Volatility-neutral trading system

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Written by Forex Automaton   
Monday, 12 October 2009 12:47

After inspecting the simulated track of the best selected algorithmic traders (see EUR/USD, USD/JPY, GBP/USD, USD/CHF, USD/CAD, AUD/USD, it becomes clear that a volatility-neutral approach is needed. The optimized robots trade only during the peak of financial panic so there is a risk that if such a system is launched and the volatility returns to normal, no trades will be placed.

Trade decisions were made by comparing a predicted price movement (in relative units) with a threshold (discrimination against a fixed threshold). Initially when designing the system I did not anticipate that rare trading would become the optimal regime. I was aware that with a fixed trade idea discrimination threshold, volatility would become an incentive to trading, but considered that a normal thing. Meanwhile the situation when an optimized system trades only at the peak of the financial panic is certainly not normal. We need, ideally, a more or less constant stream of trading signals -- provided that conditions of non-randomness which makes the trades attractive are the same regardless of volatility.

  The fix I am currently implementing is to multiply the threshold by volatility. The ratio of a prediction to volatility which is effectively being compared to the threshold is closer to being volatility-neutral than the prediction itself. (In volatile markets, our prediction, naturally, also becomes volatile). The trivial changes of volatility with time scale are also taken out of consideration, so that a comparison of the results obtained with the same threshold among the different time scales (day, 4 hours, 1 hour and so on) becomes meaningful.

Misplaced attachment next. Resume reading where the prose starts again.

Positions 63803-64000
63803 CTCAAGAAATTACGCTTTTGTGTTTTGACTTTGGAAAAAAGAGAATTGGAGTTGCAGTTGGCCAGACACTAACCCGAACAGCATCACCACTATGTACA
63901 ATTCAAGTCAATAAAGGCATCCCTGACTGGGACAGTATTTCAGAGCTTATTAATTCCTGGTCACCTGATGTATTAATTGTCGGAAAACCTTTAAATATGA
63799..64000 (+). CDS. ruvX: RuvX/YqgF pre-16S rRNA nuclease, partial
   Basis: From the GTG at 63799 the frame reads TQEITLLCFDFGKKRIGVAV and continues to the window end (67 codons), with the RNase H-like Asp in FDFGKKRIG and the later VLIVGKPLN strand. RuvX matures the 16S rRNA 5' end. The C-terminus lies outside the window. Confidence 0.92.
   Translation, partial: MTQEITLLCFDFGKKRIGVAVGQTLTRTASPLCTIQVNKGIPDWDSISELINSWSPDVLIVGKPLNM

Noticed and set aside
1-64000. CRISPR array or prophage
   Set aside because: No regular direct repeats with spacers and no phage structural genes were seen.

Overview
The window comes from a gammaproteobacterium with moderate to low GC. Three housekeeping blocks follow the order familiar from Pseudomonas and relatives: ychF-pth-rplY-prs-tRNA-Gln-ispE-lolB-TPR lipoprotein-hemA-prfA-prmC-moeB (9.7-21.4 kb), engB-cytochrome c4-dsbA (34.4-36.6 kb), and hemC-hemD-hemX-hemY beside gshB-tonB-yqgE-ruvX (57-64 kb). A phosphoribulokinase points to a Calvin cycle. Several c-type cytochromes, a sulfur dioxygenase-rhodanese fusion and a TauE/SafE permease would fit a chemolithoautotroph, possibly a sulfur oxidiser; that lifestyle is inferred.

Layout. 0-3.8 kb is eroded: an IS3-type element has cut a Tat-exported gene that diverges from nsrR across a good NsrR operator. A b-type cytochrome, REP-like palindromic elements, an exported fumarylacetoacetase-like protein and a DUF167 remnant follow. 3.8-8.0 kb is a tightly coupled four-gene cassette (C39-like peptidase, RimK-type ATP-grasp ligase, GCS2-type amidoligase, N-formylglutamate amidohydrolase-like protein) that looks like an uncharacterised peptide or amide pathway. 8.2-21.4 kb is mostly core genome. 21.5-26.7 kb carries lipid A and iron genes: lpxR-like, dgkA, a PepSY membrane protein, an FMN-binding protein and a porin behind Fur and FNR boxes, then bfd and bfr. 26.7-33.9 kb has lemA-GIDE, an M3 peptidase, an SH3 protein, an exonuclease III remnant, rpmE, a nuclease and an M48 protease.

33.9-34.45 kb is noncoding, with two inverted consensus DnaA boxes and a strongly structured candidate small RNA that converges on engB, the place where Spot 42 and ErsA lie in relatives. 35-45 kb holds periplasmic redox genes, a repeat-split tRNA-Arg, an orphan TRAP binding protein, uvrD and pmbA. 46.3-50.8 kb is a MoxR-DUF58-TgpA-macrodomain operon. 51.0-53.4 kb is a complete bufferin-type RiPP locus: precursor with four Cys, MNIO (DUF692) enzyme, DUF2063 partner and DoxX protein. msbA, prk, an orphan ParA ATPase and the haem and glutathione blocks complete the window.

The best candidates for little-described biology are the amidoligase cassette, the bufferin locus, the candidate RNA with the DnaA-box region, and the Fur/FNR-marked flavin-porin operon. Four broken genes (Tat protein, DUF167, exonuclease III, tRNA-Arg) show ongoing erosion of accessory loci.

The only argument against such a volatility normalization I can come up with is that conditions of non-randomness may not be the same regardless of volatility; the status quo is fine if more volatile environments happen to be more predictable. Which is not a mere conjecture. I remember reading a piece on statistical arbitrage (in stock markets) by Ed Thorp, where he mentioned that they had to exclude, for the purpose of model optimization, the market crash of 1987 and a certain chunk of data following this event as a unique money-making environment, too good to count on in future. Regarding the present crisis, a similar impression could be obtained from the comparison of crisis and pre-crisis forex correlation functions. However, I feel that this topic is not researched well enough for design decisions to be based on a hunch like this.

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Last Updated ( Saturday, 16 January 2010 13:55 )